A new brain implant tested on rats restored lost memories at the flick of a switch, heralding a possible treatment method for patients with Alzheimer’s disease, stroke or amnesia. Such a “neural prosthesis” could someday be used to facilitate the memory-forming process and help patients remember.
The device can mimic the brain’s own neural signals, thereby serving as a surrogate for a piece of the brain associated with forming memories. If there is sufficient neural activity to trace, the device can restore memories after they have been lost. If it’s used with a normal, functioning hippocampus, the device can even enhance memory.
In the study, scientists at Wake Forest University and the University of Southern California trained rats to learn a task, pressing one lever after another to receive water. In a series of tests, the rats pressed one lever and were then distracted. They had to remember which one they’d already pressed and therefore which lever to press next, left or right, in order to receive their reward.
The team attached electrodes to the rats’ brains, connected to two areas in the hippocampus, called CA1 and CA3. Prior research has shown that the hippocampus converts short-term memory into long-term memory. The team recorded the signals between these regions as the rats performed their tasks, and then they drugged the rats so that the hippocampus regions could not communicate. The rats forgot which lever to press next, said Theodore Berger, a biomedical engineering professor at USC and lead author of the study, which is published in the Journal of Neural Engineering.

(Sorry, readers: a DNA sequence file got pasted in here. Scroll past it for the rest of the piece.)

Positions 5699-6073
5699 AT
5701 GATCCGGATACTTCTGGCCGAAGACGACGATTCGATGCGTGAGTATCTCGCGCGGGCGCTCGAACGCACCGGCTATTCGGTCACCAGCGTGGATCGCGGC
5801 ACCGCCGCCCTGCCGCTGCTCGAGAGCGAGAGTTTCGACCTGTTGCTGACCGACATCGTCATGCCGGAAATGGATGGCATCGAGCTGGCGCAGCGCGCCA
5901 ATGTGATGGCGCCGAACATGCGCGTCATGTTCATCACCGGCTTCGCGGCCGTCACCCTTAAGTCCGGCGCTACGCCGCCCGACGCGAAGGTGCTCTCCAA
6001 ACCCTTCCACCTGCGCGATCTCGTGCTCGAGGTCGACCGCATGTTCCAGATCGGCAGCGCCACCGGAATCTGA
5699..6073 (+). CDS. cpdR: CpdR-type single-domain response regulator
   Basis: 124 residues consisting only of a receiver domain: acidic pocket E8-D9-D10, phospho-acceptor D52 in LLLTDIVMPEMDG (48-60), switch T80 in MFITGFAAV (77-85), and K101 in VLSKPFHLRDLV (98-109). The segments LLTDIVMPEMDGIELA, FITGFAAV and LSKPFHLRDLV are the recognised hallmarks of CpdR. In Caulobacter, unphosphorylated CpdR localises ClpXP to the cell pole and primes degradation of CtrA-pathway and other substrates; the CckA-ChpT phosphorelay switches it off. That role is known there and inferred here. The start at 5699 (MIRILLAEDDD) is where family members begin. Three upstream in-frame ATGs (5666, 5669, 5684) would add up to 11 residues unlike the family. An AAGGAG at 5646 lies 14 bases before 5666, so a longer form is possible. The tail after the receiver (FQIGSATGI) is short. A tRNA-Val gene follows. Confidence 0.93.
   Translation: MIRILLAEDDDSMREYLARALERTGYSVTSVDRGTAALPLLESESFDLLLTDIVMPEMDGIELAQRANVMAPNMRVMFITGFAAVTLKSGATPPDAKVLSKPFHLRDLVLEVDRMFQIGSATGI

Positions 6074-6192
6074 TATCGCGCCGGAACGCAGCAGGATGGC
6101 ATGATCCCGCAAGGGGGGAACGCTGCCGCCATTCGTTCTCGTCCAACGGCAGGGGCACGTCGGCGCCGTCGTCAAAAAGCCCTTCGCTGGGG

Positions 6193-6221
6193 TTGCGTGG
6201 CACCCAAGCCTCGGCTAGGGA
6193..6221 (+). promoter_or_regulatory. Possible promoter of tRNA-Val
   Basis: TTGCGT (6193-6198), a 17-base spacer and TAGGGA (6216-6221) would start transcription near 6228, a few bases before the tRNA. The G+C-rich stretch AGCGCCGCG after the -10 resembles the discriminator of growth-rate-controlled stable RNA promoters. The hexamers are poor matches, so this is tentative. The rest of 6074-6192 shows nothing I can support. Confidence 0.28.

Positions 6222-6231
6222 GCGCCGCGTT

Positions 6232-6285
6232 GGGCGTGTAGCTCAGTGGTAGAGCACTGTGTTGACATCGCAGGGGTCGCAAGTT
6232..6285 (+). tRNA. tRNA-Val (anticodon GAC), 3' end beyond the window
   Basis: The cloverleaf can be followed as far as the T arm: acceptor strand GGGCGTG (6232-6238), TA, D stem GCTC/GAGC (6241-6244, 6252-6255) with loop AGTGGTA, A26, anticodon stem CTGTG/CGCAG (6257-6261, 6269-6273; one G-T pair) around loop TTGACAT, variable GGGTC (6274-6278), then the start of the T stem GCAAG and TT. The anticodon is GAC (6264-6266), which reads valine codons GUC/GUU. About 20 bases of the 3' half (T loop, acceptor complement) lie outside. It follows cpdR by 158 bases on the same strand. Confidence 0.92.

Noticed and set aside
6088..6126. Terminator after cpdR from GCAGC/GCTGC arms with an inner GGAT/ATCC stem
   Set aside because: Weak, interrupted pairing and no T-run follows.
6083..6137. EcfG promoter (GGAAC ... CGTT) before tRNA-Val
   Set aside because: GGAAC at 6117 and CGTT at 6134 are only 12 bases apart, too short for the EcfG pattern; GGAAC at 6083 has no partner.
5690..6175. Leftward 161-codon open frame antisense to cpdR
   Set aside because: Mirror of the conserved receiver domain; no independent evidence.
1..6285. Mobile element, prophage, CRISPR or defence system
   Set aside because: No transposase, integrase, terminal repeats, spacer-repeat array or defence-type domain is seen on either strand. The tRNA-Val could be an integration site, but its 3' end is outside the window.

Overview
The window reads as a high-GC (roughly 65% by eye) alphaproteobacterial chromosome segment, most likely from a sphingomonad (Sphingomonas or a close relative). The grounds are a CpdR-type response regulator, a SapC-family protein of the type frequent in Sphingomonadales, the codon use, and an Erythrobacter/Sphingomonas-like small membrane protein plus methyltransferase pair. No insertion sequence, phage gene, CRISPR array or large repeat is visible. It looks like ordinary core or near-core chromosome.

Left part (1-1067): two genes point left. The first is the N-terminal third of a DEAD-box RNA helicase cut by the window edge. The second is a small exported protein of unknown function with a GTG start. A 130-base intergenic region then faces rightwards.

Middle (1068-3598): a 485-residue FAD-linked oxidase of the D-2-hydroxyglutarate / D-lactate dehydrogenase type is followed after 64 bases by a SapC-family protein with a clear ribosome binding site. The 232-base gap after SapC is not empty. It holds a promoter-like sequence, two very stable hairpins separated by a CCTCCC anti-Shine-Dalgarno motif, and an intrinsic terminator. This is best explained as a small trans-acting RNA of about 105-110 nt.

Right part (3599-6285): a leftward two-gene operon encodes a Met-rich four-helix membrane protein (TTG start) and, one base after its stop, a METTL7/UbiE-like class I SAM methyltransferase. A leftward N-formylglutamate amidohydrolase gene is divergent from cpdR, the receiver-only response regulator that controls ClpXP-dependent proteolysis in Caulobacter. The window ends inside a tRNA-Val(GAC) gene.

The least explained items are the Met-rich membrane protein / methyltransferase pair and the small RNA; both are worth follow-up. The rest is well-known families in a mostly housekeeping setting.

“The rats still showed that they knew ‘when you press left first, then press right next time, and vice-versa,’” Berger said. “And they still knew in general to press levers for water, but they could only remember whether they had pressed left or right for 5-10 seconds.”